As the dusk defines the day, and sadness defines joy, knowing who we're not helps us define who we truly are. To fully discover and appreciate who we are as individuals, we must get to know individuals outside of our familiar social circles. Only by understanding the concepts and customs of those whose views differ from ours can we understand the meaning, and our acceptance, of the ways we call our own. We see most clearly with the help of contrast.
Contrast in our social groups enables us to see that many people's choices and actions often amount to no more than the circumstances of our births: our parents and our communities drive our earliest expressions of identity, until those expressions are challenged by contrasting expressions from very different kinds of people. And opening ourselves to challenges to our beliefs is a risky action. We risk developing doubts, or discarding our lifelong ideas. We also risk not even entertaining doubts, and stifling our thoughts with dogmatic certainty. Personally, I'd rather think, even if it does confuse or upset me; I'd rather know other perspectives to broaden my own views. I purposely choose friends who differ from me in fundamental ways, because I enjoy learning and growing from simply knowing them. That's not to say I can't experience growth with my "comfort zone" friends, who share my kind of background and beliefs; I can indeed grow with them, but not necessarily from them.
Exploring other perspectives via unlikely friendships can change us profoundly. We may reject our former identities, but that would mean they had weak foundations. On the other hand, we may discover that our own identities, by contrast, now ring much more true than ever before. In that case, we grow from knowing that we have chosen our beliefs and actions consciously and wholeheartedly, based on knowledge, rather than on social pressure or apathetic acceptance.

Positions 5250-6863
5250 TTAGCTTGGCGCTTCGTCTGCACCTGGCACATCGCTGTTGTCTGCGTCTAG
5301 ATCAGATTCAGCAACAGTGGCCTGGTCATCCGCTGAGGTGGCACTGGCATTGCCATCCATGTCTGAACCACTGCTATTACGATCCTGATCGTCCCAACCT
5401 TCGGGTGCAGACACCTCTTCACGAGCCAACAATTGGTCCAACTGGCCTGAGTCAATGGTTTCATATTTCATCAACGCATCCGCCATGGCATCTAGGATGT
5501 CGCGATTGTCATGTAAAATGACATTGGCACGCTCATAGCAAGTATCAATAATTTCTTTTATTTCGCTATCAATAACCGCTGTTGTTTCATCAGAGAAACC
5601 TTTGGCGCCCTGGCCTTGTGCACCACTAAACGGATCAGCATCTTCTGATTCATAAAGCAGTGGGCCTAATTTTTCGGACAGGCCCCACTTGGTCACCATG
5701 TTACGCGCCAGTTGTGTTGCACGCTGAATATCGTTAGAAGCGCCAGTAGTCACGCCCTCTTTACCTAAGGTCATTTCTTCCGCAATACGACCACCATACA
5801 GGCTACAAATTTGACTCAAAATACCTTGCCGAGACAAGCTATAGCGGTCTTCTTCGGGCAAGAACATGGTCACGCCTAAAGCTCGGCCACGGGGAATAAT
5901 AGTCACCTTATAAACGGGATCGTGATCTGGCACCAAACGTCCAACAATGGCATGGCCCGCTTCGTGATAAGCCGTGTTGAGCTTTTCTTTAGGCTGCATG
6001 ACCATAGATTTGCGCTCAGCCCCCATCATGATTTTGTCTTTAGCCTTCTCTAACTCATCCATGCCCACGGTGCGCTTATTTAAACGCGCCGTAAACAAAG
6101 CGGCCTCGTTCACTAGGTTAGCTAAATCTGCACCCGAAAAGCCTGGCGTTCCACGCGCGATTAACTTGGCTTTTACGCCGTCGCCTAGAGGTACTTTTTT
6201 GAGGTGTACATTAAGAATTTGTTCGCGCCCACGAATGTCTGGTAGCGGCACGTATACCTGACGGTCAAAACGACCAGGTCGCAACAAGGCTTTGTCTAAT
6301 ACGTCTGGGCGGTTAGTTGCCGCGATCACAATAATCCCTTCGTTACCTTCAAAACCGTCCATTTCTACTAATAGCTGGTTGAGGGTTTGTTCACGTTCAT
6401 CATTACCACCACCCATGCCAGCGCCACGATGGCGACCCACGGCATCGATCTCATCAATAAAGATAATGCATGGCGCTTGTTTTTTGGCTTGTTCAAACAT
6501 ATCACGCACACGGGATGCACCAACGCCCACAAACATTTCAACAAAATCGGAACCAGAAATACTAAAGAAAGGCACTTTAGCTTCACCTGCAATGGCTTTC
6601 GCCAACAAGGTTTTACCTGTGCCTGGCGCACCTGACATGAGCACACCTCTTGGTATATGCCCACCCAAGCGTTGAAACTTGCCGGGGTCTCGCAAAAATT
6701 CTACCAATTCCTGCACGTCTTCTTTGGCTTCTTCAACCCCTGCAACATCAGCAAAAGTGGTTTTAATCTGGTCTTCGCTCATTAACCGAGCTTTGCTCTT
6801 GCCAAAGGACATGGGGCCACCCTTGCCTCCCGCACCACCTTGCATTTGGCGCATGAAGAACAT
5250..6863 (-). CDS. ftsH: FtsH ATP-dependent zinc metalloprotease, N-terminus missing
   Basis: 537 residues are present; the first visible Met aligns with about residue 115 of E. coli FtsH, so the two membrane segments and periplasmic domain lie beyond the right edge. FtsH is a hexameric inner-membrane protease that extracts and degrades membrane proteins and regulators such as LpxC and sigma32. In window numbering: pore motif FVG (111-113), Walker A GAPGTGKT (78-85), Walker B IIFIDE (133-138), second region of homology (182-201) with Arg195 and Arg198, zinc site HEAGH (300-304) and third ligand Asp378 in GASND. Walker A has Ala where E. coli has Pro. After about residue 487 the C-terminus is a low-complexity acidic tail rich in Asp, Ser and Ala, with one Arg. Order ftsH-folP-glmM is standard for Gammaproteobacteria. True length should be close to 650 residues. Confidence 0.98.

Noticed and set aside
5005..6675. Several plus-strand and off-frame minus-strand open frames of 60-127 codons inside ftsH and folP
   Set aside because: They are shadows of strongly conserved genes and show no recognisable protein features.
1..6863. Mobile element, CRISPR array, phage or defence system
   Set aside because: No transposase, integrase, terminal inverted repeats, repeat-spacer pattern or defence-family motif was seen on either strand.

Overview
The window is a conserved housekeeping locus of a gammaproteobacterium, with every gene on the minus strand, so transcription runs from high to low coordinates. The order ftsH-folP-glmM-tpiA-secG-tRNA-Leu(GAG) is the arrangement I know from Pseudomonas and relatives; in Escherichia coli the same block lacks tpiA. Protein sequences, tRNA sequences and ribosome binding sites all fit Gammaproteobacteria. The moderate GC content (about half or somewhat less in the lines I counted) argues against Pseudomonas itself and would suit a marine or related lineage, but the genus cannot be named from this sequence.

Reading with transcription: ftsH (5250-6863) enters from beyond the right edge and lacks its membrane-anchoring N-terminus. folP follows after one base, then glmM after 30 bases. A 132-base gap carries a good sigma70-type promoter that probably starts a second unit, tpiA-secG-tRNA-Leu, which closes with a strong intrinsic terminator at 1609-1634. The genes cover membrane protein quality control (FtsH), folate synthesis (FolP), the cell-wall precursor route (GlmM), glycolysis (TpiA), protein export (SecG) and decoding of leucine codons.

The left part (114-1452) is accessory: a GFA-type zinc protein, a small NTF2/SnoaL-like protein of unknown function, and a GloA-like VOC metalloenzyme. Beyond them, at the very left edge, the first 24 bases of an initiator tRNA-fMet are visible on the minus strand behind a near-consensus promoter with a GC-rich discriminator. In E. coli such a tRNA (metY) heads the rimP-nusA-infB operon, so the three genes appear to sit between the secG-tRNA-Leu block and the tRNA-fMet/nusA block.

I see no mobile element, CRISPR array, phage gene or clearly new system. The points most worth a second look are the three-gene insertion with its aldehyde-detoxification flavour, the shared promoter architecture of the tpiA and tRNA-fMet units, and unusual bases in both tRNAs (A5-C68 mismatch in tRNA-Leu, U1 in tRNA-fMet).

Recently, while helping a college-bound senior evaluate her college application essay, we discussed an article offering guidance in choosing the best college for one's specific needs and desires. The article posed a guiding question about the composition of the student body: Do you prefer to live among mostly people like yourself or among those who are very different from you? The student said she preferred to be among people like her. I found my eyebrows rising, despite my effort not to judge her answer. She preferred a lack of contrast because it felt safe to her. I imagine seeing her after four years in such a homogeneous environment. She will look older, have a bit more book knowledge, maybe even some social skills she never had before, but fundamentally, she will have the same externally formed sense of her identity that she had as a teenager. The passion of her convictions will stem from fear, insecurity, and ignorance, as well as from group expectations.
To know ourselves enough to assert our convictions credibly and passionately, we must get to know a stranger or two. The brown cliff viewed against a brown sky would not inspire a painter, nor would a blue seagull skimming a blue ocean. Beauty and truth illuminate us via contrast.